We’re still awaiting the official results from the state of Washington where former vice president Joe Biden and Vermont Sen. Bernie Sanders are locked in a close battle, only separated by about 2,000 votes this morning. As for the rest of the country, Biden cleaned up easily, dominating Sanders in places like Michigan, a state which tilted toward the Vermont Senator in 2016.

Related: Live Results from March 10 Primary Voting

Biden: Idaho, Michigan, Missouri, Mississippi
Sanders: North Dakota

Biden spoke toward the later part of the evening, urging Democratic unity as it appears there is no further path forward for Sanders to conceivably keep up with with the delegate count:

The fact that Washington is too close to call spells bad news for Sanders since the center of his base has been geographically strong on the west coast. If he can’t win convincingly in a state like Washington, where polls had him up big just weeks ago, there are fewer and fewer spots on the primary calendar where he would hope for a further upset.

Sanders chose not to speak last night and instead opted to travel back to his home state of Vermont. We are awaiting any comment or statement from his campaign on the developments from Tuesday night.

Both campaigns scrapped plans to hold rallies on Tuesday citing a desire to avoid creating large gatherings with respect to the Coronavirus. The dynamics of how the virus will affect the primary moving forward could end up curtailing public events held by both candidates since public health concerns around the country seem to be trumping a need or desire to campaign. It’s also worth noting that the Coronavirus seems to affect the elderly more disproportionally than younger, healthier individuals, and both Biden and Sanders are well into their seventies. For that matter, President Trump also sits in the same boat in terms of age-related health concerns with regard to Coronavirus.

With concerns of public events, and the path for Sanders narrowing almost to the point of disappearing, Politico sees Biden closing in the nomination just weeks after his campaign as almost declared dead:

It wasn’t a total wipeout for Sanders: Early Wednesday, he was declared the winner in North Dakota. But one state that should have been a stronghold for him, Washington, was too close to call.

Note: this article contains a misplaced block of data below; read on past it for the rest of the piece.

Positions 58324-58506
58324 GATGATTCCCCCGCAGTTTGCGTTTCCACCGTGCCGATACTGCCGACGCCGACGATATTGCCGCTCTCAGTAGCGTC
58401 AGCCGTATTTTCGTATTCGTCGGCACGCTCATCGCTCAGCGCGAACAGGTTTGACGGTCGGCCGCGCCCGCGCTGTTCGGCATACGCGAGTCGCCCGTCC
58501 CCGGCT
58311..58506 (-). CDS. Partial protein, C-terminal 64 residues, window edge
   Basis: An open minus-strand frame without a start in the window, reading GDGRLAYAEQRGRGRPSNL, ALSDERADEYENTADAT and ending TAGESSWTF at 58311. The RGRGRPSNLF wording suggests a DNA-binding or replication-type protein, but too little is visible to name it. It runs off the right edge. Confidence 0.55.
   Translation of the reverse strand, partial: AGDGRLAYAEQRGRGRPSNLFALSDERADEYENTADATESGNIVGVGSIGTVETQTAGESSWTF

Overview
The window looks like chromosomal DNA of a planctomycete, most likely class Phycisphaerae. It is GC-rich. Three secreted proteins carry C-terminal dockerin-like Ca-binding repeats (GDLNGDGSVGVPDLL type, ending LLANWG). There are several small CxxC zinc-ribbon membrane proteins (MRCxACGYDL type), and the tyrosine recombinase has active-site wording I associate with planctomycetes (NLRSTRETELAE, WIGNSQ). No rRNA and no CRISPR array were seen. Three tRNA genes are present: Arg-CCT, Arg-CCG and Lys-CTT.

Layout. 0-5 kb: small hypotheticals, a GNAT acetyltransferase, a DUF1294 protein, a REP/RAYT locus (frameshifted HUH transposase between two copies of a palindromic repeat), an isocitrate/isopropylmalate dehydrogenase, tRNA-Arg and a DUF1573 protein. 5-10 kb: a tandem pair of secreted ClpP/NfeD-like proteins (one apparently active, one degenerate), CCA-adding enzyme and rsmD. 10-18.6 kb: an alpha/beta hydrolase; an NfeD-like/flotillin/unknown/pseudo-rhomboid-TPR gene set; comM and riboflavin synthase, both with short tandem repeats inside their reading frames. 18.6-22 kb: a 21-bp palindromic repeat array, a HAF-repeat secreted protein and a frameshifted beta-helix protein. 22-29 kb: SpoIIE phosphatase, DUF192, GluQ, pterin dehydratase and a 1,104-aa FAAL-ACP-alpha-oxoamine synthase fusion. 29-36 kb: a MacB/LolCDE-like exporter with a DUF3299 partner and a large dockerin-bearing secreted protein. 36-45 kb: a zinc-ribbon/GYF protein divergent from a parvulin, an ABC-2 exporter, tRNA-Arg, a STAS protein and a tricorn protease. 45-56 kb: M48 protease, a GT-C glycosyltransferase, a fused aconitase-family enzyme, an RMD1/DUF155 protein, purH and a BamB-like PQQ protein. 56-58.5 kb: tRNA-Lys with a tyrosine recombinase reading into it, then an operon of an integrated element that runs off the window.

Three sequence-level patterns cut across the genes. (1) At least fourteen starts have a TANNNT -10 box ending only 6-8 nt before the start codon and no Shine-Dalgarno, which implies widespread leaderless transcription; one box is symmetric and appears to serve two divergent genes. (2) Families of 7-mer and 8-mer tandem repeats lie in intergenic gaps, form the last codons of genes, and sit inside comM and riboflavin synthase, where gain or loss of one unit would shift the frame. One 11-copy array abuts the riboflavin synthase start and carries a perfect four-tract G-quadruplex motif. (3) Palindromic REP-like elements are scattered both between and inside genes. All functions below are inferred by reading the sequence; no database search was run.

Biden’s victories were so decisive that Sanders’ campaign spent the night batting away speculation about whether he would quit the race. After canceling a planned speech in Cleveland over coronavirus concerns, Sanders declined to speak as his losses mounted.

With 125 delegates up for grabs, Michigan was important for Sanders substantively and symbolically. It was the state where he scored an upset over Hillary Clinton in 2016, making the primary more competitive than insiders had thought. Michigan then went for Donald Trump by less than a quarter point.

Biden won across the state, making a statement about his electability as well as Sanders’ shortcomings as a general election standard-bearer.

It’s hard to see how or why Bernie Sanders will continue to campaign much longer. The next states on the schedule include Arizona, Illinois, Florida, and Ohio, all areas where Biden is expected to perform very well. Perhaps Illinois is the only other state where Sanders could be more competitive, but he’ll need a lot more than that to keep his argument alive that he can build a coalition necessary for victory next year.

It’s entirely possible this week that Sanders bows out, or decides to keep fighting to the next round and attend the debate on Sunday, March 15.